Agriculture needs to take the lead in managing pollutants

Minnesota is fortunate to have an abundance of water. It is also the third largest corn-producing state in the country.

That creates a great conflict when trying to balance crop production with the use of fertilizers and pesticides.

“Too much nitrogen and phosphorus in the water causes algae to grow faster than ecosystems can handle. Significant increases in algae harm water quality, food resources and habitats, and decrease the oxygen that fish and other aquatic life need to survive,” according to the federal Environmental Protection Agency.

Excessive nitrogen can harm the health of forests, soils and waterways, according to the EPA.

Agricultural runoff is among the leading causes of water pollution. Phosphorus and nitrates become part of sediment and runoff that contaminates local waterways. This is called non-point contamination.

As it flows through our agriculture communities, runoff collects and transports soil, pesticides, fertilizer and other pollutants. This water drains directly into nearby creeks, streams and rivers.

The Minnesota Pollution Control Agency has estimated that non-point sources account for as much as 86 percent of water pollution in the state.

The No. 1 problem regarding non-point pollution of our water is the runoff of excess nutrients from fertilizers used in agriculture operations, said Dr. Deb Swackhamer, recently retired co-director of the Water Resource Center at the University of Minnesota, when meeting recently with the ECM Editorial Board.

Controlling phosphorus is an important part of protecting Minnesota’s water resources. Upgraded wastewater treatment facilities have reduced phosphorus levels considerably since 2000, Swackhamer said. The annual phosphorus load has been reduced by 67 percent since 2000, according to the MPCA.

In 2013 the MPCA tested 50,000 water samples in a study of the sources of surface water pollution. The results determined that 73 percent of the elevated nitrate levels come from cropland, primarily through agricultural drainage systems below cropped fields and by nitrate pollution leaching into groundwater, and then moving underground until it reaches surface water.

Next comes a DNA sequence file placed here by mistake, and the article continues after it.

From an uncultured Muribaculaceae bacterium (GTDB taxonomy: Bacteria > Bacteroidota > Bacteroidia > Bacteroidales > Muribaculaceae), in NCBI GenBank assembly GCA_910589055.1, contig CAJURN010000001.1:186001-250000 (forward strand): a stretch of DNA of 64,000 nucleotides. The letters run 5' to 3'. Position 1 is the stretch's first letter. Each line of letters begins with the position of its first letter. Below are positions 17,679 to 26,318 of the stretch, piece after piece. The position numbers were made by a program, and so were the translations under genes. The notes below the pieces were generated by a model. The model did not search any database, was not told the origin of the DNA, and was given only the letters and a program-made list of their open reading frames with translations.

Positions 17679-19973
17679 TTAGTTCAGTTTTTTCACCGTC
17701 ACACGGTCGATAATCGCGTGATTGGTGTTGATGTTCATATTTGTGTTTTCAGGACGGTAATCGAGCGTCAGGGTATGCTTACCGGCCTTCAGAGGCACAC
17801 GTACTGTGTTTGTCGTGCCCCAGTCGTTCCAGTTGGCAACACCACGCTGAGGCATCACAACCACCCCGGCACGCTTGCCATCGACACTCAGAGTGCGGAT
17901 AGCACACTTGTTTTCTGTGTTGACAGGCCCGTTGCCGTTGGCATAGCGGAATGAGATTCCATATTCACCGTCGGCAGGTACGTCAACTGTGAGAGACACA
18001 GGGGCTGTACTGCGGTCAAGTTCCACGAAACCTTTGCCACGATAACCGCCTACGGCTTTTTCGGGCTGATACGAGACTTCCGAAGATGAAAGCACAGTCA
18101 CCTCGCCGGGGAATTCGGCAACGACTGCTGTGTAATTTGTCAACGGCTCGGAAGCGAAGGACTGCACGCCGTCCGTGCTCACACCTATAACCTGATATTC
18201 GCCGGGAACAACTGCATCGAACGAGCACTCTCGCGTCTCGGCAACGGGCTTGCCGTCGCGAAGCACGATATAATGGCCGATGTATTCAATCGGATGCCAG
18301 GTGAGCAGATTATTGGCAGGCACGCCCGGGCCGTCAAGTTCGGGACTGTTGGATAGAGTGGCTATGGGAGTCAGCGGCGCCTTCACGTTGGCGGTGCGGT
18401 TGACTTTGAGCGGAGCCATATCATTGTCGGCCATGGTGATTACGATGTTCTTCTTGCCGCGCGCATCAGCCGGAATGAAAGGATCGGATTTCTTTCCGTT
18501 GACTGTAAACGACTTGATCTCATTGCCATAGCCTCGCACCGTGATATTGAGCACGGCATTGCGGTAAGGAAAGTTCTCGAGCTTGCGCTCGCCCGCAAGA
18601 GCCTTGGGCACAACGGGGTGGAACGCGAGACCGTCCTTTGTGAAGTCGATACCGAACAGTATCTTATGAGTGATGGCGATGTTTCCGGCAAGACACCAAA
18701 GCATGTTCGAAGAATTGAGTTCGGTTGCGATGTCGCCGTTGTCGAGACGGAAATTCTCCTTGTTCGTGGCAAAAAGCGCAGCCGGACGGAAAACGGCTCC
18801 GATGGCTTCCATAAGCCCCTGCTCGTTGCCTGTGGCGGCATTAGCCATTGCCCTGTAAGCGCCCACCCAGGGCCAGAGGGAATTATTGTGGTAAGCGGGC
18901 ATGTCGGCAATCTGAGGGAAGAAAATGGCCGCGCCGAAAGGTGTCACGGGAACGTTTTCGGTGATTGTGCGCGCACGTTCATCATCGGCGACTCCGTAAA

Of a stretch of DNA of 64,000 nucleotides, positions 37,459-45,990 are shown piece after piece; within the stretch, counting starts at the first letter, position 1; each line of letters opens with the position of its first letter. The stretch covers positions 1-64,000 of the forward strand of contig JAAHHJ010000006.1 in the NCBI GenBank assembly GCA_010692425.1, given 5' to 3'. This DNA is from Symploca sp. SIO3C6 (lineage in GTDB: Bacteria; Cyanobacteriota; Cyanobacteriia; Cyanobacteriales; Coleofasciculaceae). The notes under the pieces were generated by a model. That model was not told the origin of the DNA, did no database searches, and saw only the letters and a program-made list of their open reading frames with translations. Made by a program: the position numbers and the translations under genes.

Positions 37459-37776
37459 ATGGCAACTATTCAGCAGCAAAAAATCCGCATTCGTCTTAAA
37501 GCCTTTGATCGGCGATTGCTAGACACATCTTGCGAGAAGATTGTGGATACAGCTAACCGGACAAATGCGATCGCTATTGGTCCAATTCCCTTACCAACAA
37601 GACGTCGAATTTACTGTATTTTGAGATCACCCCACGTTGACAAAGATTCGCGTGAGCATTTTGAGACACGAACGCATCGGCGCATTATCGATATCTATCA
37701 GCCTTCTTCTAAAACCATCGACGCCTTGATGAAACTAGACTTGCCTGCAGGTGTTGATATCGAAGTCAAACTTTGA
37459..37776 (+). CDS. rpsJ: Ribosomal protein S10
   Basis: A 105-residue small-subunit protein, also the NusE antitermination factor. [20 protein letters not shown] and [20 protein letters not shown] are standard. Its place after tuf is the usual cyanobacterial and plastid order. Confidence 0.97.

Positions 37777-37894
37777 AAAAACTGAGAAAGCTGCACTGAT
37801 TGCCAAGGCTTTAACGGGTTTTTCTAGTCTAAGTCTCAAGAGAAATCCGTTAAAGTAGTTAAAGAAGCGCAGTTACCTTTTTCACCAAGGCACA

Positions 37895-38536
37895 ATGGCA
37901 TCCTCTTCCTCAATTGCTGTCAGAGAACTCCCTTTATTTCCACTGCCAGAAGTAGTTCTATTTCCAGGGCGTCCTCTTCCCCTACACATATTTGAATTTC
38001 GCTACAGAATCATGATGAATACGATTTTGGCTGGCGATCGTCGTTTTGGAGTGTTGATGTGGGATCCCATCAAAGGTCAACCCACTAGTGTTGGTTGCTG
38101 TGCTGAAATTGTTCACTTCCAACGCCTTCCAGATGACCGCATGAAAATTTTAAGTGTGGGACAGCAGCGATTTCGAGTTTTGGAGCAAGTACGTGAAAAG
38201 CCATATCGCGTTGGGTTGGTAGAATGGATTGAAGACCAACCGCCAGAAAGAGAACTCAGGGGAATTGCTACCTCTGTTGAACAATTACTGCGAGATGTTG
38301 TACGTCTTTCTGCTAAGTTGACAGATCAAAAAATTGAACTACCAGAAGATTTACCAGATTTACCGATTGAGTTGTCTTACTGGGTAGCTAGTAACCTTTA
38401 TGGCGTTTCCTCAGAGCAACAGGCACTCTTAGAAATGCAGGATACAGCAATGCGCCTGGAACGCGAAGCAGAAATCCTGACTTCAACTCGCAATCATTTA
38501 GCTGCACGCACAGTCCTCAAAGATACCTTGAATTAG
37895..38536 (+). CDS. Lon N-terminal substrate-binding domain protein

Nitrates have leached into many private wells, causing damage to the environment. Babies are particularly susceptible to nitrogen exposure, which can decrease oxygen levels and lead to skin discoloration and death.

In Randall, near Little Falls, the city closed one of its two wells due to the presence of elevated nitrates. The water contamination was attributed to nitrogen fertilizer leaching into groundwater. To address the problem, the city located a site for a new well.

In Mille Lacs County near Milaca, Estes Brook and the West Branch of the Rum River have been found to be impaired and do not meet clean water standards. On June 15, county officials stated that water quality monitoring has found excess nutrients and are contaminated with E.coli. There may be health risks from recreation in these streams. A June 29 town meeting has been scheduled to address the issue.

So what can we do to decrease the threat of non-point water pollution?

“Agriculture is the hardest one to crack,” Swackhamer said.

The MPCA stated in a June 2013 water study that significant reductions in nitrogen pollution are possible.

The report suggested cropland drainage system changes that would slow, filter or divert the collected nitrogen that would otherwise head directly into rivers, streams or groundwater.

It also suggested increasing the use of complementary cover crops in corn and soybean fields and shifting some cropland away from row crops to perennial crops that provide continual ground cover.

The 2015 buffer initiative signed into law by Gov. Mark Dayton is also a good step. We support the law that establishes vegetative buffers of 50 feet along public waters (lakes, rivers, and streams), and 16.5 feet along public ditch systems. Buffers along public waters are required by November 2017; while buffers along public ditch systems are required by November 2018.

More agricultural producers could learn from leaders in their own industry and implement additional no-till, reduced tillage or precision agriculture methods. Implementing variable rate applications of fertilizers and pesticides will further protect water quality.

We also believe more agricultural producers should enroll in the Minnesota Ag Water Quality Certification Program, a voluntary opportunity to take the lead in using conservation practices that protect our water.

Offered through the Minnesota Department of Agriculture, the program allows producers to get hands-on assistance from the experts from the Soil and Water Conservation Districts in adopting best management practices for their farmland to keep water clean. Producers who participate are rewarded with priority status for on-farm technical assistance and financial help.

Ruth Hruby, a farmer from Montgomery, Minnesota, who speaks nationally on conservation issues, stated in February for the Center for Rural Affairs, that farmers need to remember that not only their neighbors – but people downstream on the rivers and streams in their communities – count on them to preserve the quality of the water that runs across their farms. They are stewards not only of the land, but of the water.

We agree. Taking care to manage potential pollutants leaching into the soil will make for a stronger future for the millions of people and businesses who rely on clean water from our rivers, lakes and streams. – An opinion of the ECM Editorial Board.

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